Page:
These are just a few ways we prepared and ways we wish we had prepared for life overseas. Sending churches play a critical role in this preparation, but goers also need to take the attitude of a learner.

“Those who plan to work overseas need to have a learner’s attitude and be willing to make some changes in how they live their lives even before they leave for the field.”

Resources to Help You Prepare

For further reading and help preparing sent ones to go, check out these resources.

Being a part of a non-profit sector allows us to live in and travel to many cities in the United States, as well as in Europe. As followers of Jesus, wherever we live or travel, our goal is to live out our faith in a different culture. It does not matter if you are a full-time vocational Christian worker, an international company employee, a student studying abroad, or a person who simply wants to live and work in another country—the first 30 days matter! The sooner that you can get out the door, learn the culture, meet people, build relationships, and discover what God has in store for you, the sooner you will feel at home and love your new environment. Thirty topics and Scripture verses are introduced as well as practical ways to apply what you’ve learned each day through a simple but fun application assignment. You may want to use the book as an individual devotional, with your family, or with a group. Regardless, it is short and practical so that you have plenty of time to get out and enjoy your new home.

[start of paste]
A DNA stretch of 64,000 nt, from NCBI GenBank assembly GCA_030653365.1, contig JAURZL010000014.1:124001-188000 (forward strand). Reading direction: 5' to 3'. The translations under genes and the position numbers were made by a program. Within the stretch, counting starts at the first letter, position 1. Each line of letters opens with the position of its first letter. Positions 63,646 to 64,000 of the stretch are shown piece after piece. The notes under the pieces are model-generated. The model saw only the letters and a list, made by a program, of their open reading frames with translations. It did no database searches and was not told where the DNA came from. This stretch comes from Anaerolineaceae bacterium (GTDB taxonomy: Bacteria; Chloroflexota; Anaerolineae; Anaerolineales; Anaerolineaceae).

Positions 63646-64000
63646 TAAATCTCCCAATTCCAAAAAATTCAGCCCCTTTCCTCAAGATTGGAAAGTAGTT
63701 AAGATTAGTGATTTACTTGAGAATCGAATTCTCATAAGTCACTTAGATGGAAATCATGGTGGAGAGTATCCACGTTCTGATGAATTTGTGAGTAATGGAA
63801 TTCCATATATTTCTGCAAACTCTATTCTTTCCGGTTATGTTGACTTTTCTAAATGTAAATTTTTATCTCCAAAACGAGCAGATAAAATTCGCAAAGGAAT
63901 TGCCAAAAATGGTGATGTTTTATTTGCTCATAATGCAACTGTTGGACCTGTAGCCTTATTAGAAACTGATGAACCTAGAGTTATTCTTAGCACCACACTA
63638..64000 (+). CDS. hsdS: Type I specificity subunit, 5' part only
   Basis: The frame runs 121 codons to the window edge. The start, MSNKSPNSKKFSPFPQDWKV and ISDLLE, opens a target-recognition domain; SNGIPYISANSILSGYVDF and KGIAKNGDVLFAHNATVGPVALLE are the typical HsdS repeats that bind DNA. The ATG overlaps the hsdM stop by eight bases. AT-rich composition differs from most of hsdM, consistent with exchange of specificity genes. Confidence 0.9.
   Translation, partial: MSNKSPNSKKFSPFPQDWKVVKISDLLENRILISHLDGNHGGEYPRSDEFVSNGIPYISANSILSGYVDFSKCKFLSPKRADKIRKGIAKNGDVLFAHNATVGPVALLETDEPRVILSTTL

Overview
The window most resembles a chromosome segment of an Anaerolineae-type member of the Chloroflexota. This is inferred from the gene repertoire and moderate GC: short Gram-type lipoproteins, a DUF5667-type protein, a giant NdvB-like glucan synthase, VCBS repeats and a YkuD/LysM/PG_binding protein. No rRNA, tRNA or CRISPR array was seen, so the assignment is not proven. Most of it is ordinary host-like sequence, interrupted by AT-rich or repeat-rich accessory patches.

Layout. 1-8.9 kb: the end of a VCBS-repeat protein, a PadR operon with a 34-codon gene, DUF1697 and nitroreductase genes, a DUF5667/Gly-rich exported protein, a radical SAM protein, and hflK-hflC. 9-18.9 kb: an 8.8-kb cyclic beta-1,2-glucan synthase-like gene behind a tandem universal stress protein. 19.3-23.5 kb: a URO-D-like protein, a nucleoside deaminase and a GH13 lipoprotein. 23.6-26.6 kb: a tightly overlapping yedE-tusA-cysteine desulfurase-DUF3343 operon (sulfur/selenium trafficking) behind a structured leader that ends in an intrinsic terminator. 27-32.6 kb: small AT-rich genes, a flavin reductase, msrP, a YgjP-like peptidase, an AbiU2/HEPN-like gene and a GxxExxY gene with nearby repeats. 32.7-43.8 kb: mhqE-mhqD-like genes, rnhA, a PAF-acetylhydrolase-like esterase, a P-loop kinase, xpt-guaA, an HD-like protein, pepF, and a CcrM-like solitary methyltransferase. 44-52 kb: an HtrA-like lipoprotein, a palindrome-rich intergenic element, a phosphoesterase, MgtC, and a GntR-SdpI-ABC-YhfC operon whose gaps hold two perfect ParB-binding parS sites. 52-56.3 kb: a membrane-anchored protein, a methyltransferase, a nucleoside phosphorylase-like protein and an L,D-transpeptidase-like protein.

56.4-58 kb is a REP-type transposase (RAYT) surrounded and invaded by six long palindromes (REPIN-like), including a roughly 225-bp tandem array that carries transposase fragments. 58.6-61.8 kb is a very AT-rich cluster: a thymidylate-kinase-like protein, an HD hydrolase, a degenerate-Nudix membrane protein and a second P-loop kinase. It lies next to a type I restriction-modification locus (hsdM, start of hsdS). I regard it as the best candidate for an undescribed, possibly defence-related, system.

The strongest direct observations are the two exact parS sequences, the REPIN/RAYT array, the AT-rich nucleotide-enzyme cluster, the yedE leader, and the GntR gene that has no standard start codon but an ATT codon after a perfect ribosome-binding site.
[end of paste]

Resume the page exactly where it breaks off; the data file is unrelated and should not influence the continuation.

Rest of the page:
The Upstream Collective is committed to equipping, not only churches, but also those desiring to live, work, and study overseas. We want to empower you to live out the gospel with intentionality. Due to the recent COVID-19 pandemic we are moving our summer Helipad Live Workshop to an online training, coming June 2020.


Larry is the co-founder and Executive Director of The Upstream Collective. He and his family have lived in Europe for nearly 20 years, where he has served in a variety of strategy and leadership roles. Prior to moving to Europe he was a church planter and pastor in the US. He is a co-author of Tradecraft: For the Church on Mission, The First 30 Daze: Practical Encouragement for Living Abroad Intentionally, and The MarketSpace: Essential Relationships Between the Sending Church, Marketplace Worker, and Missionary Team.